I still remember during the vice-presidential debate (in 1992!) when one of the candidates (Stockdale – who was running with Perot) asked, Who am I? Why am I here? That was really hilarious. And every time I think about my own life on earth, those words run through my squirrel-like brain: Who am I? Why am I here?
As funny as it seems, it is a true question? Who are we? What are we doing here? I believe that in The Church of Jesus Christ of Latter-day Saints we get the answers to these questions.
In the scriptures, we learn:
“For behold, this is my work and my glory—to bring to pass the immortality and eternal life of man.” – Moses 1:39
In this scripture, God is speaking to Moses. This declaration was made when Moses received the revelation at the burning bush. Moses was learning, from the God, about the purpose of life.
So – the entire purpose – of our lives and everything that God has done is to help us become immortal and receive eternal life. These two aspects are different in nature but equally important:
The purpose of this life is to help us achieve immortality. This is why the earth was created. It is why Adam and Eve were created and put in the Garden of Eden. Our immortality is fundamental to everything the Lord has done.
Yet, we know, that Adam and Eve partook of the “forbidden fruit,” which introduced pain, sickness, and death. The Lord had already prepared a way for the results of the fall of Adam and Eve to be overcome: The Resurrection of Jesus Christ.
Paul succinctly taught:
“For as in Adam all die, even so in Christ shall all be made alive.” – 1 Corinthians 15:22
Thanks to Christ’s decision to die and then power to overcome death, we are all blessed. We will all be resurrected. We have the chance to overcome death through Christ and God’s work is fulfilled: we are immortal beings. Just as Adam’s choice led to a consequence for every living being on earth, so does Christ’s resurrection extend to everyone who has lived and died. None are exempt from this gift.
Another purpose of this life, and God’s work is to help us receive Eternal Life.
The Lord explains that eternal life is the greatest of all the gifts of God. (See Doctrine and Covenants 14:7). This gift involves eternal peace, joy, and happiness.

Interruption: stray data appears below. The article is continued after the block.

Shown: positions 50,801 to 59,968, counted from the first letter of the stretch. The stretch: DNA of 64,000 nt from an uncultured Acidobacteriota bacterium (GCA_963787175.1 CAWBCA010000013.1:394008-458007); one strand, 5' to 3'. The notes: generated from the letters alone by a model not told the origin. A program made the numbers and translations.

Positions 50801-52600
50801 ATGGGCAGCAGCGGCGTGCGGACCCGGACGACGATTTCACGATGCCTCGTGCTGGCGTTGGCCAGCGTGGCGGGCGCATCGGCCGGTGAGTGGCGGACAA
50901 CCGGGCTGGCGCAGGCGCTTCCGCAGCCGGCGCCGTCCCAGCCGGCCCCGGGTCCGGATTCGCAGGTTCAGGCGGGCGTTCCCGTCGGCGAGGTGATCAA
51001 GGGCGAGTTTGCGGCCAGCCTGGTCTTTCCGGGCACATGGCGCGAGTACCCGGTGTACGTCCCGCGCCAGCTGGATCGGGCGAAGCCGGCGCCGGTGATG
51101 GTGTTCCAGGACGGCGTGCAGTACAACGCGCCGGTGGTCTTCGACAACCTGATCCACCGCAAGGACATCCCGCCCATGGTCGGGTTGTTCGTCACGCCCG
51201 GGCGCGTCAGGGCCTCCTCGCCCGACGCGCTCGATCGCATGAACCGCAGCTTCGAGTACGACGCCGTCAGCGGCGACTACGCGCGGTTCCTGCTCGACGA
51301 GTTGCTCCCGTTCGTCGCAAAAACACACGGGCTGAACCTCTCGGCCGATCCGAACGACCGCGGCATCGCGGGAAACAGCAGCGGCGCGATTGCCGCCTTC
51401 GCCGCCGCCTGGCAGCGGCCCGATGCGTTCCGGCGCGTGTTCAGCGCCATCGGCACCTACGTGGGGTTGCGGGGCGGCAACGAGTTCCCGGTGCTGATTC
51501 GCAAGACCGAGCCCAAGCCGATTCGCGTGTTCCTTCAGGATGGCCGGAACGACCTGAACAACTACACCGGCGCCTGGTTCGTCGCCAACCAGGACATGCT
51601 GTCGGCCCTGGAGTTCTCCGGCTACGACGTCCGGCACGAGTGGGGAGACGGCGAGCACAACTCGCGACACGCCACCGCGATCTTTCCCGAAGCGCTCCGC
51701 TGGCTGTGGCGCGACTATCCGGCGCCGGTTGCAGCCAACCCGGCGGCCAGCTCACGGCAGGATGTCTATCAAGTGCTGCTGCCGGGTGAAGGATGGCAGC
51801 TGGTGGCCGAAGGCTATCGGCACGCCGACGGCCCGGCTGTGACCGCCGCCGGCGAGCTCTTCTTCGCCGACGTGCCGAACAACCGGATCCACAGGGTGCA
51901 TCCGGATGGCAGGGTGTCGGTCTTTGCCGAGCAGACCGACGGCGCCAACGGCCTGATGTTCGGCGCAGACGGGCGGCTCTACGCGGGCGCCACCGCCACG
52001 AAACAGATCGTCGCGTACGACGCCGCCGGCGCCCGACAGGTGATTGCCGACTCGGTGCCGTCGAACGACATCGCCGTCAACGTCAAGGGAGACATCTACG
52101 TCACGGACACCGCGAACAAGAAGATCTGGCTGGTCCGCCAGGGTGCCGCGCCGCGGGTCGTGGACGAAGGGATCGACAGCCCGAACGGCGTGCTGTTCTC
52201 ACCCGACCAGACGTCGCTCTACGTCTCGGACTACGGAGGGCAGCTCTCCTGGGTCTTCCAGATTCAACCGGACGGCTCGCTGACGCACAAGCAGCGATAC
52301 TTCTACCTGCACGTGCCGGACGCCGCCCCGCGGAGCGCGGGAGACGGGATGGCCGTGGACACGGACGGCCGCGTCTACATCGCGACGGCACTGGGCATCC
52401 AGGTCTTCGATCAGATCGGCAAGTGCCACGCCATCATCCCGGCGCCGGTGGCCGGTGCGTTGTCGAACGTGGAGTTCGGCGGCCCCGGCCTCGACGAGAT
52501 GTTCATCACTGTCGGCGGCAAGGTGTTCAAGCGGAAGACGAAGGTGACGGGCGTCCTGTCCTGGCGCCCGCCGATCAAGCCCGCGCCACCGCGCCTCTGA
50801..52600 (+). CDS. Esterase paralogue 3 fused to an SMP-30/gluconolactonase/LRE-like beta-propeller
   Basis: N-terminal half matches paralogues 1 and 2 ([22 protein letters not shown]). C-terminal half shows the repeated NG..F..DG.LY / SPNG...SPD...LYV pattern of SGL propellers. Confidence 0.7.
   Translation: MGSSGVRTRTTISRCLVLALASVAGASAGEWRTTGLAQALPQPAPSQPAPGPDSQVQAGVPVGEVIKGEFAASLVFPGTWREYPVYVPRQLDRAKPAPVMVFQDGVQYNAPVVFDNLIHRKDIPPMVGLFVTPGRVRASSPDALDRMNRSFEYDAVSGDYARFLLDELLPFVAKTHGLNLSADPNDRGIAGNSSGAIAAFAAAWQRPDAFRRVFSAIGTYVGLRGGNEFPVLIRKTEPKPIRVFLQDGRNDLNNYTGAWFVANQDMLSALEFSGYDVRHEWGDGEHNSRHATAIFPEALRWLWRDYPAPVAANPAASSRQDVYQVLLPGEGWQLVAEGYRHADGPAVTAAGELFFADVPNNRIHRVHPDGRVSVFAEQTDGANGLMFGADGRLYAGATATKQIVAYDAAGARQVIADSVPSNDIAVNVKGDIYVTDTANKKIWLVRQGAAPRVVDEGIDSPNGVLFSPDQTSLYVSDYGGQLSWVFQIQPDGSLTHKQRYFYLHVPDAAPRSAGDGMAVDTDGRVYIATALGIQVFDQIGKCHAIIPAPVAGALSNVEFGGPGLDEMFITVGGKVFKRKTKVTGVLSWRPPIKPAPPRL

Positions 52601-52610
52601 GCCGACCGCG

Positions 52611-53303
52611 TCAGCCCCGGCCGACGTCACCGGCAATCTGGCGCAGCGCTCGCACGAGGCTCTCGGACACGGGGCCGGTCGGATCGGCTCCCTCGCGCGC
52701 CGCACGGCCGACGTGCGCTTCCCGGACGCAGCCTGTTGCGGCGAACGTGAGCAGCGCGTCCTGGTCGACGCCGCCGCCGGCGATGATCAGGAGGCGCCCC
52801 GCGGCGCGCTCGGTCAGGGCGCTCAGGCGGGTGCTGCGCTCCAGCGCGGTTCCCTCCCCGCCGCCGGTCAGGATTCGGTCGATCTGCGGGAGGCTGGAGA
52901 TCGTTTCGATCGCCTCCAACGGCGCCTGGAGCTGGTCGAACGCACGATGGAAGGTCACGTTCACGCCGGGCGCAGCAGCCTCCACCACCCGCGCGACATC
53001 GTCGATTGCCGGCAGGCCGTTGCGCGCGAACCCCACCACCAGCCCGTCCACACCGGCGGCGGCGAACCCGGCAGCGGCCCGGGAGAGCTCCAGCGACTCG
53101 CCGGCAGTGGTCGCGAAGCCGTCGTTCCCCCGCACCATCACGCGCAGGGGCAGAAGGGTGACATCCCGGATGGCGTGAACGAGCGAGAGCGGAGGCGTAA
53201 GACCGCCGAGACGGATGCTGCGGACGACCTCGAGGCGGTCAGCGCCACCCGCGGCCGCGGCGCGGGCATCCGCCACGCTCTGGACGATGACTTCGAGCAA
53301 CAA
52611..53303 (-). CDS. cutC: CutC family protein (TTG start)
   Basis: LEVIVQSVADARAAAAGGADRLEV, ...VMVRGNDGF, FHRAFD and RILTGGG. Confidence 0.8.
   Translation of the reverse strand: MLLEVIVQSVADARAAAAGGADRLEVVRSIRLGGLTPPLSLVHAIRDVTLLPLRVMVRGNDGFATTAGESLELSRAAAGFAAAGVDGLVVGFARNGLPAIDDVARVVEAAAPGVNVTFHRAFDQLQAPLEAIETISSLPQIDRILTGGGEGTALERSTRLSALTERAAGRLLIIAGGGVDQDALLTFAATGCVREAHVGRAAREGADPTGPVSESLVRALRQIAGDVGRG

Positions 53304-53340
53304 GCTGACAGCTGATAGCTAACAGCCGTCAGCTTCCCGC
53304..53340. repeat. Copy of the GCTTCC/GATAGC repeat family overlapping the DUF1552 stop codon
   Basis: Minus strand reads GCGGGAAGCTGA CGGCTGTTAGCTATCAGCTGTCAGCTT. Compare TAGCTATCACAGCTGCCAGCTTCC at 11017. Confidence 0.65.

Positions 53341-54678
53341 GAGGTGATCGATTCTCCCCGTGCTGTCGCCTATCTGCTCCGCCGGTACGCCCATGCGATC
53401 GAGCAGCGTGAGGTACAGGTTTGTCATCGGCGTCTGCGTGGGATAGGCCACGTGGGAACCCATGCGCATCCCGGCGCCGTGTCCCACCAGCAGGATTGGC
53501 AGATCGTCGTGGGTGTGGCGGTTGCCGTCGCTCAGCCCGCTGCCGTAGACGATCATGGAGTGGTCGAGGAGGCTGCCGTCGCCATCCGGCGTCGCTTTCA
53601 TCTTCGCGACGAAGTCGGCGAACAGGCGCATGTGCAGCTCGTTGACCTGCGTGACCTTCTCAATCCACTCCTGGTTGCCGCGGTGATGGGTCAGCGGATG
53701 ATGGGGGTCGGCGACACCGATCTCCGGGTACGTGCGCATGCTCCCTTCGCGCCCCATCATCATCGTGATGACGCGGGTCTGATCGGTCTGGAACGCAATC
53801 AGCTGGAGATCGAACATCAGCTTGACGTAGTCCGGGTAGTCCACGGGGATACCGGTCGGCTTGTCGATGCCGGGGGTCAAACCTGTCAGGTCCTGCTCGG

The purpose of our lives is to give us the opportunity to be eternally happy.
Of course, it is important to note that this is true happiness – not pleasure or fleeting happiness. What the Lord has to offer and wants to give us is everlasting happiness. It is not easily obtained and won’t be fully experienced during our mortal lives.
Unlike immortality, eternal life and happiness is not automatically granted to every person who has been affected by Adam’s fall (namely, everyone!). Instead, eternal life requires a measure of work on our part. So, the purpose of this earth life is to make a choice:
“Wherefore, men are free according to the flesh; and all things are given them which are expedient unto man. And they are free to choose liberty and eternal life, through the great Mediator of all men, or to choose captivity and death, according to the captivity and power of the devil; for he seeketh that all men might be miserable like unto himself.” – 2 Nephi 2:27
In order to inherit the blessings that Christ offers – of liberty and eternal life, we must make a choice: to follow Him.
This is easier said than done. While on this earth, we must struggle. Not only do we face physical difficulties like pain and illness, but we will also succumb to the pain of sin from time to time. We are imperfect people: prone to various problems. As we learn to make good choices and repent for the not-so-good choices we’ve made, we will experience the blessings of Christ’s atonement. We will feel peace. We will feel a measure of happiness. We will get a glimpse of the eternal happiness that Christ offers to those who are faithful.
It is also important to remember that our struggles, trials, difficulties, and temptations are part of what will eventually make us happy. The thing is: God is the source of Happiness. If we want to experience happiness, then we must go to Him – through prayer and covenant-making. Yet, we are naturally slow to go to the Lord. Through trials and pains, we are often encouraged to go to our Maker for His support through difficult times. Our challenges are blessings.
Anciently, Paul suffered from “a thorn in the flesh.” Paul begged the Lord to take this difficulty from him, yet it remained. Paul got the big picture, and stated:
“And he said unto me, My grace is sufficient for thee: for my strength is made perfect in weakness. Most gladly therefore will I rather glory in my infirmities, that the power of Christ may rest upon me.
Therefore I take pleasure in infirmities, in reproaches, in necessities, in persecutions, in distresses for Christ’s sake: for when I am weak, then am I strong.” –2 Corinthians 12:9-10
We can be happy – even in our weakness – through Christ’s mercy and grace. Like Paul, we can go to Christ who will make us strong even when we are weak. The difficulties we face in life are a necessary part of our process to receiving eternal life. When we choose to accept God’s will and humbly receive Christ’s grace, then we will come to know Him. We will receive His gift of eternal life. We will be filled with peace, and will become happy.
There is a purpose to our lives. The Lord wants us to live forever. And he wants to grant us eternal joy. Neither of these gifts would be possible if we didn’t have the opportunity to come to this earth, be born into families, experience difficulties and blessings, and make choices. We can find peace in our lives now when we come to truly know our Heavenly Father and His plan.